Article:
Following two panels illuminating the strategic context presently dominating relations between China, India, and Pakistan, the conference concluded with a presentation focusing on the implications for U.S. foreign policy. The panelists were U.S. Navy Admiral (ret.) Timothy Keating and Jack Gill of the National Defense University. John Foster, co-chair of the Nuclear Strategy Forum, moderated.
- Defining U.S. Interests: Any discussion of U.S. policy must begin with a discussion of how the United States defines its interests in a particular situation, explained one panelist. In southern Asia, he said that these interests might include:
- Ensuring stable domestic politics and advancing levels of economic development throughout the region.
- Preserving free and open sea lanes for commercial purposes, given that at least 90 percent of the world’s manufactured goods pass through sea lanes in that region at some point in their life cycle.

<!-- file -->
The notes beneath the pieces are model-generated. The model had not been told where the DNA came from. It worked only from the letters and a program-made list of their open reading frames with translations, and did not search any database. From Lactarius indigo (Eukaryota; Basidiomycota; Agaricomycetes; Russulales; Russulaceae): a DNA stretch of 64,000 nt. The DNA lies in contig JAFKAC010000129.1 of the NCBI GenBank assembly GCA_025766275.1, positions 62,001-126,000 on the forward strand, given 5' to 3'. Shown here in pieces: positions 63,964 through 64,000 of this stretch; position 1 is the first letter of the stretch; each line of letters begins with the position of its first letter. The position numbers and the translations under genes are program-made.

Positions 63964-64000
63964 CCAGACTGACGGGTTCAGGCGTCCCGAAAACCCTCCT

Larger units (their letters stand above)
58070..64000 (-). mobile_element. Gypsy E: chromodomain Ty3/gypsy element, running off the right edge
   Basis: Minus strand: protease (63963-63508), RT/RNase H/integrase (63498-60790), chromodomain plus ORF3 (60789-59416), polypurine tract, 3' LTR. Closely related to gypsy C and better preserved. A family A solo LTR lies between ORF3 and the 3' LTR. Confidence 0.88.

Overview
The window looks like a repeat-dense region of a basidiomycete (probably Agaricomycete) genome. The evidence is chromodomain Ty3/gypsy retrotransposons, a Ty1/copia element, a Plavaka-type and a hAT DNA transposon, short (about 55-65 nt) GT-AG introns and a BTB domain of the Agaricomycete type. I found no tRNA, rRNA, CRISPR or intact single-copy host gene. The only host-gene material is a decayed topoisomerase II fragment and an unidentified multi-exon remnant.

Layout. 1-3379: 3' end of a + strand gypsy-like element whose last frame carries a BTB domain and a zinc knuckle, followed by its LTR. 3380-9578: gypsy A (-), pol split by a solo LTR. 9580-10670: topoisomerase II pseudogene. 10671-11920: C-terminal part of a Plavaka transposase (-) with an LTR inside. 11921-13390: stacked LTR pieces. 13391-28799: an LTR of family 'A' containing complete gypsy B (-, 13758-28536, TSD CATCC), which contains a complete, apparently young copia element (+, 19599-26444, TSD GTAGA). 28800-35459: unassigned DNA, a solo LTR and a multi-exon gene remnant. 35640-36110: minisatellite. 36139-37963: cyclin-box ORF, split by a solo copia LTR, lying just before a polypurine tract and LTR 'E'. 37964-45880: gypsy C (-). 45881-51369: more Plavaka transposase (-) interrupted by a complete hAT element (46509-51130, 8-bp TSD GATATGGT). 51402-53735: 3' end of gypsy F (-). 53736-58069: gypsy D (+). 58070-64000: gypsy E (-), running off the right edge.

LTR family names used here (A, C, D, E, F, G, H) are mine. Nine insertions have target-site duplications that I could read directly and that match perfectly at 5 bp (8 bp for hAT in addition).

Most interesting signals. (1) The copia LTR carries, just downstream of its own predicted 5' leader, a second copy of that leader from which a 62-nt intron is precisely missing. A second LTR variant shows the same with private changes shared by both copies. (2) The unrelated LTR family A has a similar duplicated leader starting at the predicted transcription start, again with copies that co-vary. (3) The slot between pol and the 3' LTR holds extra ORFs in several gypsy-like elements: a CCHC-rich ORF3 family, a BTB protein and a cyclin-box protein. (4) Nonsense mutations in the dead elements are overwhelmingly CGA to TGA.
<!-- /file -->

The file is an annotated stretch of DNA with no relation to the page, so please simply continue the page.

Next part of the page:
- Securing the United States from conventional and non-conventional threats, including international terror groups and nuclear weapons.
- Changing Circumstances: Panelists agreed that the United States must prepare itself for rapidly changing conditions in this region, including tenser, more militarized borders and the movement of power projection capabilities to sea.
- Continued Engagement: One panelist strongly advocated for continuous U.S. involvement in the region, saying that in the minds of many within the region the United States remains an “indispensable partner,” even if that is not true on all issues or occasions. The panelist recommended that the United States find new ways to maintain a palpable presence that do not necessarily involve “boots on the ground,” noting that U.S. partners find the relationship more comfortable when U.S. presence is nearby but not too close to home.